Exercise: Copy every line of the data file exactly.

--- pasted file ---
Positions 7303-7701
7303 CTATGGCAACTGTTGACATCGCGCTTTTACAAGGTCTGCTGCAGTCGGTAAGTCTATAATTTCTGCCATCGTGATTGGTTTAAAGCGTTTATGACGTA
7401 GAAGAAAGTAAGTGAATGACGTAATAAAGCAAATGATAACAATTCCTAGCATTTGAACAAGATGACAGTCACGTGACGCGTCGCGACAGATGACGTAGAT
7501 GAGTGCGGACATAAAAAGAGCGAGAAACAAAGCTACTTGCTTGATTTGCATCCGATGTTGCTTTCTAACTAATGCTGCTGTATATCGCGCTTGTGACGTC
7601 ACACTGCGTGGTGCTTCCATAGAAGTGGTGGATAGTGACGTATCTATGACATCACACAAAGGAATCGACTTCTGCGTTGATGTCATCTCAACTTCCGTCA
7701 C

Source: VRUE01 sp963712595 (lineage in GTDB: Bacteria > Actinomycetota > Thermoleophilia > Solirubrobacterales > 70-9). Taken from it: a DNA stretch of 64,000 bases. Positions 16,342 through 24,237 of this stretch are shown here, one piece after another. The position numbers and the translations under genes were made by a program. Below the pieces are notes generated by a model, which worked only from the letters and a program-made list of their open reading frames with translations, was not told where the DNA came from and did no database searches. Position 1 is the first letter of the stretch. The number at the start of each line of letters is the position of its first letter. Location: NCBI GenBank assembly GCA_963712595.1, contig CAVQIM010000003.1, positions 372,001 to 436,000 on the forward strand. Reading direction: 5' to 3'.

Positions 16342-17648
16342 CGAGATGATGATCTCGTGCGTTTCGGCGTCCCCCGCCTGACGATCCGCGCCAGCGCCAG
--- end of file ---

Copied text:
Positions 7303-7701
7303 CTATGGCAACTGTTGACATCGCGCTTTTACAAGGTCTGCTGCAGTCGGTAAGTCTATAATTTCTGCCATCGTGATTGGTTTAAAGCGTTTATGACGTA
7401 GAAGAAAGTAAGTGAATGACGTAATAAAGCAAATGATAACAATTCCTAGCATTTGAACAAGATGACAGTCACGTGACGCGTCGCGACAGATGACGTAGAT
7501 GAGTGCGGACATAAAAAGAGCGAGAAACAAAGCTACTTGCTTGATTTGCATCCGATGTTGCTTTCTAACTAATGCTGCTGTATATCGCGCTTGTGACGTC
7601 ACACTGCGTGGTGCTTCCATAGAAGTGGTGGATAGTGACGTATCTATGACATCACACAAAGGAATCGACTTCTGCGTTGATGTCATCTCAACTTCCGTCA
7701 C

Source: VRUE01 sp963712595 (lineage in GTDB: Bacteria > Actinomycetota > Thermoleophilia > Solirubrobacterales > 70-9). Taken from it: a DNA stretch of 64,000 bases. Positions 16,342 through 24,237 of this stretch are shown here, one piece after another. The position numbers and the translations under genes were made by a program. Below the pieces are notes generated by a model, which worked only from the letters and a program-made list of their open reading frames with translations, was not told where the DNA came from and did no database searches. Position 1 is the first letter of the stretch. The number at the start of each line of letters is the position of its first letter. Location: NCBI GenBank assembly GCA_963712595.1, contig CAVQIM010000003.1, positions 372,001 to 436,000 on the forward strand. Reading direction: 5' to 3'.

Positions 16342-17648
16342 CGAGATGATGATCTCGTGCGTTTCGGCGTCCCCCGCCTGACGATCCGCGCCAGCGCCAG